Playwright Tracey Scott Wilson Is 2007 Sundance-Time Warner Storytelling Fellow

By Kenneth Jones
04 Oct 2007

Sundance Institute and Time Warner Inc. announced the Time Warner Storytelling Advancement Fund, which will provide support over four years to help fund Sundance Institute's "development and celebration of independent artists across the Sundance Institute's core programs."



Named as one of the fund's first "storytelling fellows" is playwright Tracey Scott Wilson, known for her racially charged drama, The Story, seen at The Public Theater and regionally.

Sundance Institute is dedicated to the artistic development of filmmakers, screenwriters, composers, writers, playwrights and theatre artists.

The new Time Warner Storytelling Advancement Fund is composed of two main components. The first is the establishment and specialized support of the Time Warner Storytelling Fellows, a talented group of Sundance film and theatre artists (up to 20 fellows over a four-year period) whose work uniquely positions and advances the concept of storytelling.

Fellows will each receive a grant to enable them to focus specifically on the advancement of the narrative and voice in their projects.

The second component is the piloting of activities "to explore ideas in advancing storytelling throughout the broader arts landscape, including public readings and creative roundtables."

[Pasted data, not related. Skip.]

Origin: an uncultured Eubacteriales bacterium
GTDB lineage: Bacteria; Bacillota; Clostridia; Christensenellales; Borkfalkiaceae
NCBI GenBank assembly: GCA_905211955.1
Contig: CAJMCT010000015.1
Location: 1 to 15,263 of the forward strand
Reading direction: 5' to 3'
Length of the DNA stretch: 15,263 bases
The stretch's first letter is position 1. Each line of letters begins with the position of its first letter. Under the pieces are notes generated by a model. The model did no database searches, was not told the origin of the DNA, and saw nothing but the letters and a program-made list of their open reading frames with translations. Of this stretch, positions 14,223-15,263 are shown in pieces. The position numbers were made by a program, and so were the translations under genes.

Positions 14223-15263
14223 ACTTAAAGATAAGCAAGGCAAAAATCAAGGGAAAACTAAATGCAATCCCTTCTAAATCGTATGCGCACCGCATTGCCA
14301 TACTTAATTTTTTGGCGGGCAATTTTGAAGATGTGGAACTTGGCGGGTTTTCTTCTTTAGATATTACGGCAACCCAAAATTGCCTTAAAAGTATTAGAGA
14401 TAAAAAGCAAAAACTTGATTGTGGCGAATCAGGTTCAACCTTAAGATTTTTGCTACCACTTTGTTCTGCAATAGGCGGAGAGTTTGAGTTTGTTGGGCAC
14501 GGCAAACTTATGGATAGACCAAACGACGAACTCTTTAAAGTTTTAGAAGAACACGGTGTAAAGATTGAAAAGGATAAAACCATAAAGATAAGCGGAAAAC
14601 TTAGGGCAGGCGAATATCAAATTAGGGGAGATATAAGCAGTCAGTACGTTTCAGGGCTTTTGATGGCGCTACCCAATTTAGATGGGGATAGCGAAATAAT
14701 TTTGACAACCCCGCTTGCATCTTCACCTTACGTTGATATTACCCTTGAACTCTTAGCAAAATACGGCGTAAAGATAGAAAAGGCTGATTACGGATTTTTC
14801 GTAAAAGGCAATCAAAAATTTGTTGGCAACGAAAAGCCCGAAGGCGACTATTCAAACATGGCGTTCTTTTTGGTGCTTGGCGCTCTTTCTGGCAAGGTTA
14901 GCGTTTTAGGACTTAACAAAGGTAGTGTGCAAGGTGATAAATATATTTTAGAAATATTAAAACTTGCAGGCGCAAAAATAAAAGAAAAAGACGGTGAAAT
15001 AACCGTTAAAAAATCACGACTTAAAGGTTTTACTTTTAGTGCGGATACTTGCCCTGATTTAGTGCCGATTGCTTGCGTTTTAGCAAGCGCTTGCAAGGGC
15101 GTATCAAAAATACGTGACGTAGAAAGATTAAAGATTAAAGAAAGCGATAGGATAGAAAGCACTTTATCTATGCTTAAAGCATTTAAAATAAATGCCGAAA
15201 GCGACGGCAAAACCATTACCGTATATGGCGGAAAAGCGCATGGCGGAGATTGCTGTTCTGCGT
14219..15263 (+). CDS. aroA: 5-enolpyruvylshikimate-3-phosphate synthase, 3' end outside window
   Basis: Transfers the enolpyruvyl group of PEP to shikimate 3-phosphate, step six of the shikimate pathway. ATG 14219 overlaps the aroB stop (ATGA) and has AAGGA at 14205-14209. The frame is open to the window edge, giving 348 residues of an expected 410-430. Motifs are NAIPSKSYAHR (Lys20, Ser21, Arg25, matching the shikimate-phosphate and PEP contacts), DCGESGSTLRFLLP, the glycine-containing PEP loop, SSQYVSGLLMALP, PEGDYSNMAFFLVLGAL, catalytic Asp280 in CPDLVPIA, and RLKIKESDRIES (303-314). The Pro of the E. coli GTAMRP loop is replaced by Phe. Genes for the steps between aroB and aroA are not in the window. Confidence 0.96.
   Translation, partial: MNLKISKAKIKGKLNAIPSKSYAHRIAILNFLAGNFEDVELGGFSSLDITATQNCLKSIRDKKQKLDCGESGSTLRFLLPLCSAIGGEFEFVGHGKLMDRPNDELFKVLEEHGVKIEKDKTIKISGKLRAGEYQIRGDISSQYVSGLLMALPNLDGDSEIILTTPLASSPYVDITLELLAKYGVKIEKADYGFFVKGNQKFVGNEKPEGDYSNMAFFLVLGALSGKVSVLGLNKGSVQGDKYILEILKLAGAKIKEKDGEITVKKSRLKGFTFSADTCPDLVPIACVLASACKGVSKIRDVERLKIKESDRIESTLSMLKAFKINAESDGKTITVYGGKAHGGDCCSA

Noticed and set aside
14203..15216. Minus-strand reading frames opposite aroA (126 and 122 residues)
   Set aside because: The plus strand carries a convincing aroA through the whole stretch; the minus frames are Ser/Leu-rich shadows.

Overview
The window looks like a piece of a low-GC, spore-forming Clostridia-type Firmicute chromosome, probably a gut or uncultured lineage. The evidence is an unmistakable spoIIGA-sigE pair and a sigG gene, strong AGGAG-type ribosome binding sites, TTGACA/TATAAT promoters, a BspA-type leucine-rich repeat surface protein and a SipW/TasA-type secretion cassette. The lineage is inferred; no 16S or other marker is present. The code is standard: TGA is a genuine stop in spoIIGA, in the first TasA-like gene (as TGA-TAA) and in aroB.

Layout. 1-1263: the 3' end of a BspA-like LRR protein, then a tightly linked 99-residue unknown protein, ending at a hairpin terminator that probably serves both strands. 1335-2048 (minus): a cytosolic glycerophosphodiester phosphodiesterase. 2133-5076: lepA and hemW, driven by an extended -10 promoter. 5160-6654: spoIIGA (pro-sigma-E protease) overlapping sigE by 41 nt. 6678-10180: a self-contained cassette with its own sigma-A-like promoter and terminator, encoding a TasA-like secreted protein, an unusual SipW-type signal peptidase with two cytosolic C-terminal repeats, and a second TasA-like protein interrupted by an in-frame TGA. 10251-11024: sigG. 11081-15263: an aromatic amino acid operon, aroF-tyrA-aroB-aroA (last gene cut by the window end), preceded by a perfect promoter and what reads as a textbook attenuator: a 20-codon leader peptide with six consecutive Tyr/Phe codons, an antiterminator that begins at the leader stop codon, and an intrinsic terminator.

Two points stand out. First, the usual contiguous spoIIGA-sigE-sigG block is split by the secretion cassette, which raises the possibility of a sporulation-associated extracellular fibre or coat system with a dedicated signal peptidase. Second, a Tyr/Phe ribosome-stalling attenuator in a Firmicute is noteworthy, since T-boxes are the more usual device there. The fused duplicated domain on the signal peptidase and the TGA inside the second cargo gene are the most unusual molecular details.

The first two Time Warner Storytelling Fellows are filmmaker Patricia Benoit for her project "Haiti Cherie" and playwright Tracey Scott Wilson for the project The Good Negro.

Benoit and Wilson participated in the 2007 Sundance Screenwriters and Directors Labs and 2007 Sundance Theatre Lab respectively. Each will receive a $5,000 grant and will be given a combination of year-round guidance, residency support, mentoring, work presentation, professional development and ongoing investment.

Fellows are chosen for "the uniqueness and diversity of the project's voice and narrative, and the particular timeliness of the story and its perspective."

According to the Sundance-Time Warner announcement, The Good Negro, directed by Liesl Tommy, is a new play "that puts a very human face on the 1960s American civil rights movement through personal and intimate stories that emerged from the political upheavals of the era. In a constantly shifting landscape, a trio of emerging black leaders must conquer their individual demons, the local KKK fights for its old way of life and everyday, black men and women must overcome their fears, all under the all watchful eye of the FBI."